Internet Use Reduces Depression in Elderly

Spending time online reduces depression by 20 percent for senior citizens, the Phoenix Center reports. In addition they report that reducing the incidence of depression by widespread Internet use among older Americans could trim the nation‰Ûªs health care bill.

‰ÛÏMaintaining relationships with friends and family at a time in life when mobility becomes
increasingly limited is challenging for the elderly,‰Û says Phoenix Center Visiting Scholar and study co-author Dr. Sherry G. Ford. The policy paper examines survey responses of 7,000 retired Americans 55 years or older. The data was provided by the Health and Retirement Study of the University of Michigan.

The implications of the findings are significant because depression affects millions Americans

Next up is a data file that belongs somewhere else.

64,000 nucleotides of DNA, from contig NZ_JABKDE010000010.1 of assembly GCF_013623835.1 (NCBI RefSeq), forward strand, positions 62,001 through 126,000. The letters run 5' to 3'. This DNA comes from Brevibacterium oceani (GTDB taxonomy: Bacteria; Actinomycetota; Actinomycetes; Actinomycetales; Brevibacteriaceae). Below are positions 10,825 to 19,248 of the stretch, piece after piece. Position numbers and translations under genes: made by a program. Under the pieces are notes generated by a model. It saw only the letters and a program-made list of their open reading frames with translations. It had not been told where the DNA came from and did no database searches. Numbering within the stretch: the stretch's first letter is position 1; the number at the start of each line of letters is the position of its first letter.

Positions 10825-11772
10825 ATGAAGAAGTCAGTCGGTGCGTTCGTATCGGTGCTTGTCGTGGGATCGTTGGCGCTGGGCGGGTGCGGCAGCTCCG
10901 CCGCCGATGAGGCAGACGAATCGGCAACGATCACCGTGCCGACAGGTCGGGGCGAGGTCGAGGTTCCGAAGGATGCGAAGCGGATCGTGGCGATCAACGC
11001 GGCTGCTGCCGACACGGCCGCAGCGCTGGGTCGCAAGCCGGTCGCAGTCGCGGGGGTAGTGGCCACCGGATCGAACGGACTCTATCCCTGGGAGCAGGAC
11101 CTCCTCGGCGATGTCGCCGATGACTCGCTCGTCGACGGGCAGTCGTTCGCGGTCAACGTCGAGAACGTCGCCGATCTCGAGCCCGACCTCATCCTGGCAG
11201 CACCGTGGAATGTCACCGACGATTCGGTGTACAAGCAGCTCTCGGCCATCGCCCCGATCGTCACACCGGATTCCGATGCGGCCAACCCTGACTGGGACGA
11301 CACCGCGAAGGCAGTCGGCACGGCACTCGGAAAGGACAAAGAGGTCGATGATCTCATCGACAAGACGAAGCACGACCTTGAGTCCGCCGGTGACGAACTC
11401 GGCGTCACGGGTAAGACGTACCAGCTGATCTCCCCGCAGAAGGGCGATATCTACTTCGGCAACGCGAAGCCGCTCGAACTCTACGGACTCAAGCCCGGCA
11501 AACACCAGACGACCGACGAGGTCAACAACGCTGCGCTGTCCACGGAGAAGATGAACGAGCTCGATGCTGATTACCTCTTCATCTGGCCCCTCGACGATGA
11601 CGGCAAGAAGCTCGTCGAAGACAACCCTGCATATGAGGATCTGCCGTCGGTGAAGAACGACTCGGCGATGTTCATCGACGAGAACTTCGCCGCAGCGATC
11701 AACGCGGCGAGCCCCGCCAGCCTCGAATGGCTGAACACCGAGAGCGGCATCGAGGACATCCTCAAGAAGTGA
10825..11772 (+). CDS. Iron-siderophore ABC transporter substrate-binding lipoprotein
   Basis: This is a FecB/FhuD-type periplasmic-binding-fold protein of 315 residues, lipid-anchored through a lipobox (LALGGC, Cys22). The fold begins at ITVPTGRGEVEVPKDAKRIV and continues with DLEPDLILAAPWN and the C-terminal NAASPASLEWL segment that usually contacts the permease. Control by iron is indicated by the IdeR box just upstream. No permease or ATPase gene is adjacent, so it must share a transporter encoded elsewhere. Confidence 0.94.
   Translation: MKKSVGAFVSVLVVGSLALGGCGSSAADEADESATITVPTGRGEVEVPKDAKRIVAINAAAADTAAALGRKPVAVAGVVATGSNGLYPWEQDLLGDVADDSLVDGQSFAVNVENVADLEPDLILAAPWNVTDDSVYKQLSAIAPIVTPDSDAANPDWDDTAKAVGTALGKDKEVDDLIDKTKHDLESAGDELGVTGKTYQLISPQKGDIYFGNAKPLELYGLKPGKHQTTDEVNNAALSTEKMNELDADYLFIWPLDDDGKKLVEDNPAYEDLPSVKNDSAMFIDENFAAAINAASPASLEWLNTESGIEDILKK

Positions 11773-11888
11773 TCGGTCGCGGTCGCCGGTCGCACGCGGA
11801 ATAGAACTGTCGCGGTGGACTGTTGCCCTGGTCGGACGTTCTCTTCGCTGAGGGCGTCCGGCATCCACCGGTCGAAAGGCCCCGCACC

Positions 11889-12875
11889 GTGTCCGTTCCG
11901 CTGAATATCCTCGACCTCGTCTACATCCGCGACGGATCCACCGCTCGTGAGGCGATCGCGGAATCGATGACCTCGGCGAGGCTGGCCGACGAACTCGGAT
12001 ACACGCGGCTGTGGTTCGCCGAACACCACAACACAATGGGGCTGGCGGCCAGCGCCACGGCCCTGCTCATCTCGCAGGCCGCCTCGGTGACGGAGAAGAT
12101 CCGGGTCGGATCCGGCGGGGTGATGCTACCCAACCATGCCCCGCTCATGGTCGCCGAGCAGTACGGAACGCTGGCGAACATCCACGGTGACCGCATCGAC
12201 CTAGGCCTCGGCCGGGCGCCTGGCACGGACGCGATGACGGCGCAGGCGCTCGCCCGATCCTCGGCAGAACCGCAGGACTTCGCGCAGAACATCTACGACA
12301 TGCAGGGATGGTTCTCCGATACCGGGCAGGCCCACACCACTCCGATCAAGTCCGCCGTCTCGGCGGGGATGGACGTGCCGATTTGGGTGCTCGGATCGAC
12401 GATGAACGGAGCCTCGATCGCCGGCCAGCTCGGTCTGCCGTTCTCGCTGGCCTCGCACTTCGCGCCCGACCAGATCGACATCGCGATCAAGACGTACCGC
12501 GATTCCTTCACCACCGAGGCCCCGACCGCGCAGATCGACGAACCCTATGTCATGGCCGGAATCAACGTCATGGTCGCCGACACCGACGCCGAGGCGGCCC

age 55 or older and costs the United States about $100 million annually in direct medical costs,
suicide and mortality, and workplace costs. The Pew Internet & American Life Project estimates
that only about 42 percent of Americans aged 65 or more use the Internet, far below the adoption rate of other age groups.

‰ÛÏEfforts to expand broadband use in the U.S. must eventually tackle the problem of low
adoption in the elderly population,‰Û says study coauthor Dr. George S. Ford. ‰ÛÏThe positive mental health consequences of Internet demonstrate, in part, the value of demand stimulus programs aimed at older Americans.‰Û

View the study here.